We take for granted the unobtrusive white box on our wall that is the modern boiler. That is until the day we push the button or turn the knob and nothing happens. Then we panic at the thought of being without hot water or invariably, when it stops working during the winter months, we panic at the thought of being without hot water and heating. There are a number of surprisingly simple reasons why boilers refuse to work, so simple in fact that it’s often more hassle making the trades person their obligatory cup of tea than to fix it yourself.
Of course, it’s better for the boiler not to stop working in the first place, so just as with our cars, give it an annual service. Book the service before winter or the engineers will be at their busiest (and most expensive.) Make sure the engineer you employ is registered by the appropriate body to work on gas appliances.
So, you have a certificate from your boilers annual health check. It was noted that when it was stripped and cleaned last month, the gas rate values and the carbon dioxide ratios were within required limits and everything was working properly, just as it was last night when you went to bed. Why then have you got up this morning to a cold house and no hot water? The following scenarios are the most common, simple problems associated with combination boilers. If you come to the end and have not found the problem, then it’s time to call a licensed HVAC professional. Always refer to the manual supplied with the boiler and follow all advice given.
Is the boiler turned on?
If you see a light or a symbol on the display or hear it making a noise, you know it’s turned on. It sounds obvious but it’s surprisingly easy to accidentally turn off the boiler. This is due to the switched supply to the boiler often being located next to sockets powering other household appliances. There is usually an on/off switch on the boiler itself. Again, check if it has accidentally been switched off. If there still seems to be no power to the boiler, check the appropriate breaker in the property’s main fuse box. A recurring fault with a fuse or circuit breaker indicates a problem requiring professional help.
Is the boiler turned on but not providing heating or hot water?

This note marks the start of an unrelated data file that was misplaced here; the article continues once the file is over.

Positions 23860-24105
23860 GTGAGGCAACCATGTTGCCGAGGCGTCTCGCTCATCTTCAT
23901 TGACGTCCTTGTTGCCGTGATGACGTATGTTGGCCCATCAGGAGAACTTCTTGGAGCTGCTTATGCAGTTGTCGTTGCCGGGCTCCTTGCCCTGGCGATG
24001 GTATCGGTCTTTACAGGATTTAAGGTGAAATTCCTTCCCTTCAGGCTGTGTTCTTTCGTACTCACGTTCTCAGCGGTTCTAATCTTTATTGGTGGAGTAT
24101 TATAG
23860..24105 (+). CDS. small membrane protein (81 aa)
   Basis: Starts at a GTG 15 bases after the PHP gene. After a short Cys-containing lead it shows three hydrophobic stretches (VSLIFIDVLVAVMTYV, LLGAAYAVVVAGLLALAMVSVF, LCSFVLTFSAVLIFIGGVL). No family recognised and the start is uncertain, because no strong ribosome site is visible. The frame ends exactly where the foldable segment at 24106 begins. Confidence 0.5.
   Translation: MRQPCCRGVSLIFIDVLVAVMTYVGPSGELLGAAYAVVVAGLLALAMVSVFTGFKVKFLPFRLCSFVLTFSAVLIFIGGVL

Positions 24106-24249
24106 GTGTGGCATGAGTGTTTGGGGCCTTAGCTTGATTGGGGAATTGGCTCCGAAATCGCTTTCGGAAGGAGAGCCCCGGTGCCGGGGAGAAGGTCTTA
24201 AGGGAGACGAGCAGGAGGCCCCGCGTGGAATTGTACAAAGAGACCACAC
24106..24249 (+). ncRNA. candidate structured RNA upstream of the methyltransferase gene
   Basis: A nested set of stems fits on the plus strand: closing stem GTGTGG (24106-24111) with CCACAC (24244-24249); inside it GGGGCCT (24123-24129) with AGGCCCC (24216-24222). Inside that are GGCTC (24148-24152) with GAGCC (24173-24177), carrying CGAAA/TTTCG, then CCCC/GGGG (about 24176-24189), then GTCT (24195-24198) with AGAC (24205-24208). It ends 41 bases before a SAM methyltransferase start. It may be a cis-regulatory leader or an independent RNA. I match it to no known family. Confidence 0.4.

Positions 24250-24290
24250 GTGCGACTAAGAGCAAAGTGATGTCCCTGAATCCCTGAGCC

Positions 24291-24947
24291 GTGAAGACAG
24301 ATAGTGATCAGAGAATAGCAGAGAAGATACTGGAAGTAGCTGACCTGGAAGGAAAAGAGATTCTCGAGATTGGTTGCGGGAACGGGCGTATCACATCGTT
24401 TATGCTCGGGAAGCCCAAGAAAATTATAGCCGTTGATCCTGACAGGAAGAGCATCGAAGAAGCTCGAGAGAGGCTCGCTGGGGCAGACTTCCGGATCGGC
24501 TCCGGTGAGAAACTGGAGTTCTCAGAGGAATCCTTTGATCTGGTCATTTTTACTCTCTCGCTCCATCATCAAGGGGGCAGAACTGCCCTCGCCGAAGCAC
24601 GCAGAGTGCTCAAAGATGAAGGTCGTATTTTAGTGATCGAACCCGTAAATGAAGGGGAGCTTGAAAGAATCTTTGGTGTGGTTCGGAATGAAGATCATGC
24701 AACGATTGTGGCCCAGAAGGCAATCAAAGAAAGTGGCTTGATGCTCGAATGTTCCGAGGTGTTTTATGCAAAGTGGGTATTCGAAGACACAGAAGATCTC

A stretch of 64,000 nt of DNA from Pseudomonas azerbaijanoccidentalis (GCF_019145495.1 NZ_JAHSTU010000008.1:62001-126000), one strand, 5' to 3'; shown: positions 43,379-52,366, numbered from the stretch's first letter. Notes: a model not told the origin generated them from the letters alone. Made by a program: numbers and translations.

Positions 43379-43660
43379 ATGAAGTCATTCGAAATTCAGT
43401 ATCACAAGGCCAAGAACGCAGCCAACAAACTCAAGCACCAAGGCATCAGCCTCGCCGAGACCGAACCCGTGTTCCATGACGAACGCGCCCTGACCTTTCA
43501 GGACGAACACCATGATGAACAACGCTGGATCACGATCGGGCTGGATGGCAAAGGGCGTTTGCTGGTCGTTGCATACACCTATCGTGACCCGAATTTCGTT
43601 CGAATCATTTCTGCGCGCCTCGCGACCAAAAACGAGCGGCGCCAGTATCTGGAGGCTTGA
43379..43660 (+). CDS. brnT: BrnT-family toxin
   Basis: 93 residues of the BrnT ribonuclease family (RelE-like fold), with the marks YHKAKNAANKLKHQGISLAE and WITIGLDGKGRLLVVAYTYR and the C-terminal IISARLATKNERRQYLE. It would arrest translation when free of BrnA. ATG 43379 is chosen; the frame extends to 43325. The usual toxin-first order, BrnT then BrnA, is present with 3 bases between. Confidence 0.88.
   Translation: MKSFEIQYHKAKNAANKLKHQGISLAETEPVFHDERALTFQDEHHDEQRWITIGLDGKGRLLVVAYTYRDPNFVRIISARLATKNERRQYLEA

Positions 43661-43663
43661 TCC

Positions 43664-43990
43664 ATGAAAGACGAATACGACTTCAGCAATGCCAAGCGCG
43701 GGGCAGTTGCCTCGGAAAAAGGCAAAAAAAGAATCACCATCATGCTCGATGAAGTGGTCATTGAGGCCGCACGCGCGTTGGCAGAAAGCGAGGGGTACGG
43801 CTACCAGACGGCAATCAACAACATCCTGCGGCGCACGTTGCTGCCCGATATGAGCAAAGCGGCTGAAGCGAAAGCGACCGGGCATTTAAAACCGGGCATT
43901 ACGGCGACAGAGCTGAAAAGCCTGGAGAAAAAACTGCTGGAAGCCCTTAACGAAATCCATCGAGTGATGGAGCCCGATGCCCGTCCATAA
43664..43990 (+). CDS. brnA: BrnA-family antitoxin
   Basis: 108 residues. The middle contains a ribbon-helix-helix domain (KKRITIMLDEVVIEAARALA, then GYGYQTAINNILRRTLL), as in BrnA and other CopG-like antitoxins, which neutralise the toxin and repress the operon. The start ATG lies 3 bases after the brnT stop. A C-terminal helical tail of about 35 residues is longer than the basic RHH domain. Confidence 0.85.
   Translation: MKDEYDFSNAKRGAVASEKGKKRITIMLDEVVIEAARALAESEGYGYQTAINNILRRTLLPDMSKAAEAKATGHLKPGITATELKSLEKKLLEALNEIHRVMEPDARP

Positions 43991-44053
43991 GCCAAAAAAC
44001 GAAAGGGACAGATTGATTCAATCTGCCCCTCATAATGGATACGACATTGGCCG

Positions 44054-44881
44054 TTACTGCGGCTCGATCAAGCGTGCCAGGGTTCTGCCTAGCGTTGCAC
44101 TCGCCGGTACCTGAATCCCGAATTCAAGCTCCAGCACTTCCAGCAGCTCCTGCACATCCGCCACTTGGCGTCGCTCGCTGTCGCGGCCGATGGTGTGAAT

Check the pressure gauge on the boiler. If this registers much below one bar, the boiler will not work. Somewhere on the pipework, usually below the boiler, will be a filler loop. Normally this is a silver braided flexible pipe with two black levers. Turn the two levers on the filler loop and watch the pressure on the gauge rise. Turn off the levers when the pressure is between 1.2 & 1.5 bar. Systems with old radiators and pipework can gradually release pressure over a period of time and this re-pressurising may become a frequent task. If one day the pressure gauge suddenly reads zero, there may be a broken pipe or fitting it’s important to call a HVAC professional.
Is the temperature outside below freezing?
To reach the high efficiency required by law, most modern boilers condense their flue gasses. The upshot of this is that they have an extra pipe to discharge the collected condensate. If this pipe runs outside to be discharged into a drain or soak-away, the condensate can freeze inside the pipe. This blocks the pipe and causes the boiler to stop working. Read the user instructions to identify the condense discharge pipe (It’s usually the only plastic pipe coming out of the boiler.) Trace it to its destination and check for ice build up. Freezing condense pipes that cause problems may be lagged or re-routed for internal discharge.
Do you know the location of the gas meter on your property?
You should, because this is the main isolation point in the event of a gas leak. Check that the isolation lever has not been moved to the off position, preventing the gas supply to the boiler. It’s surprising how many call out charges are attributed to the kids pulling this lever! Get instant expert contractor advice in case you need a pro.
Does the boiler supply hot water, but not heating?
Check that the season knob on the boiler is set to winter. Ensure that the boiler and external thermostats (if fitted) are set to their maximum temperature. Turn up any TRV’s (thermostatic radiator valves) to their highest settings. These are the numbered knobs located on the ends of the radiators. If the bottoms of the radiators are getting warm or hot, but the tops remain cool, then the radiators need to be bled. This is a simple task. Remember though to top up the pressure afterwards using the filler loop.